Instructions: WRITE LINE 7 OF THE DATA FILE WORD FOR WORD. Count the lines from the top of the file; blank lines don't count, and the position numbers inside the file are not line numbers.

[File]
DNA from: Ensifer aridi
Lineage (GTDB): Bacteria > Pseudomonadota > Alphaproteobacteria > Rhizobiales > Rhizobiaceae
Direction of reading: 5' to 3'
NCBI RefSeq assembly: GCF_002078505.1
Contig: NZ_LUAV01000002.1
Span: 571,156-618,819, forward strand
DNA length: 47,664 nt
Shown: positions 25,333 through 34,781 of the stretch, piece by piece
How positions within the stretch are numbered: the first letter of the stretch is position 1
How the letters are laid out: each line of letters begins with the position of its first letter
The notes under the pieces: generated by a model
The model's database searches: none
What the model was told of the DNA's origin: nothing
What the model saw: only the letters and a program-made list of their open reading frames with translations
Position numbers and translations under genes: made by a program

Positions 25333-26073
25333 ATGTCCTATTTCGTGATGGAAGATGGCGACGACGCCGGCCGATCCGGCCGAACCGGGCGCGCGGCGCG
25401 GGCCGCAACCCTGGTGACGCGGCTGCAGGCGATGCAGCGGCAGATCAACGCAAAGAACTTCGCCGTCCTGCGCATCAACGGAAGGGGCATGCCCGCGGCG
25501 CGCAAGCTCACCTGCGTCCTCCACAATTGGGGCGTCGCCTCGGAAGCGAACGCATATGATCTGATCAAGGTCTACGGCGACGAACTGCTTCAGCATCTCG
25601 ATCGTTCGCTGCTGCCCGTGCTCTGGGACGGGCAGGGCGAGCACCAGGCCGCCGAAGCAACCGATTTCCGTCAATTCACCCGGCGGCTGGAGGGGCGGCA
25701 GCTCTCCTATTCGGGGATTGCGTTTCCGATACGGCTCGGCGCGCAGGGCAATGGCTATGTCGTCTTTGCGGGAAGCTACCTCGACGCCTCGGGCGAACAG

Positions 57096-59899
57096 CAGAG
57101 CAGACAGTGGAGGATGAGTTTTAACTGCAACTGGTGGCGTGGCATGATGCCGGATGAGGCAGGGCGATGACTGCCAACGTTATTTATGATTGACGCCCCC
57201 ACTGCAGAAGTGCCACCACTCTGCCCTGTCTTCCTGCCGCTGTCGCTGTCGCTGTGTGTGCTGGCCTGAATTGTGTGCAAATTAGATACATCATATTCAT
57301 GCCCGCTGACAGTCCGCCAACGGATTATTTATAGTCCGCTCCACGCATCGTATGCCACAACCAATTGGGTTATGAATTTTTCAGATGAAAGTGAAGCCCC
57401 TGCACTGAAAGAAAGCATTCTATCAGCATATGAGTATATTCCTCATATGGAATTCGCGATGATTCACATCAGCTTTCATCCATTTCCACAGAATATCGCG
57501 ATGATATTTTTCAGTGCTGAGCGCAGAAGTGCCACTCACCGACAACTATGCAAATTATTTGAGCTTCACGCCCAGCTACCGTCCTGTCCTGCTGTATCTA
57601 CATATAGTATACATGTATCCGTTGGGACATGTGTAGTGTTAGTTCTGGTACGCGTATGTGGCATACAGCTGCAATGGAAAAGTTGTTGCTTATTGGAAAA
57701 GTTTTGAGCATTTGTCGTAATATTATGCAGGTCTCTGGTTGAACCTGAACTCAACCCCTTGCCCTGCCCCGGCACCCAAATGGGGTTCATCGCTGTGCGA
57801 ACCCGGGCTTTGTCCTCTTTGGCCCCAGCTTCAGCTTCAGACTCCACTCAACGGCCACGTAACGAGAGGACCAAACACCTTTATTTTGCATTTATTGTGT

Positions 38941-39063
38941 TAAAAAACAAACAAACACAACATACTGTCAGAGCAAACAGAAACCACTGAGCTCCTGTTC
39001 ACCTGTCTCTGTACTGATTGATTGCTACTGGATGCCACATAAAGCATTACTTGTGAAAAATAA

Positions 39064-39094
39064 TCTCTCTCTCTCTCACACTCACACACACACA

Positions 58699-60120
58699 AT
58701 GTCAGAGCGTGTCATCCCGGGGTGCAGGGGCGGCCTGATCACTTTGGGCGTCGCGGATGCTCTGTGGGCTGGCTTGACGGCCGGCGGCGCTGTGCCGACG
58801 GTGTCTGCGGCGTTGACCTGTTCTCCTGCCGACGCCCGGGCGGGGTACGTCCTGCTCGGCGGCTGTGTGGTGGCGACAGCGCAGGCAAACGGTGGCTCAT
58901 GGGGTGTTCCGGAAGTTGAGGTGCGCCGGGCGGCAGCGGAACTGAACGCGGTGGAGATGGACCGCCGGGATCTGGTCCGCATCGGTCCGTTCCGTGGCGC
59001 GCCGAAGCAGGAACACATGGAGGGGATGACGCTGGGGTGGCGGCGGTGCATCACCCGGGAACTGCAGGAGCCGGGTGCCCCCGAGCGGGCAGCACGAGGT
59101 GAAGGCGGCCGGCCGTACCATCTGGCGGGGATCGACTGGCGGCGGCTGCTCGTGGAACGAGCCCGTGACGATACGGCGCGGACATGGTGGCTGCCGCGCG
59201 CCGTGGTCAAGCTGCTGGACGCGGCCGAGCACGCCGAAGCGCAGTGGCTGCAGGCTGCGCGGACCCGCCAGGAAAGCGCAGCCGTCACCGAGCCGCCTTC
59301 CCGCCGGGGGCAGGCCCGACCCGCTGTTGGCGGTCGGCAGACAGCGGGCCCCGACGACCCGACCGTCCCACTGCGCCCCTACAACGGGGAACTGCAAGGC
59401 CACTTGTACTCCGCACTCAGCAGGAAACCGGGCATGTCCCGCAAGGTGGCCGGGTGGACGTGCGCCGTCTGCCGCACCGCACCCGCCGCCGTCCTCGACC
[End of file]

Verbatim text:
DNA length: 47,664 nt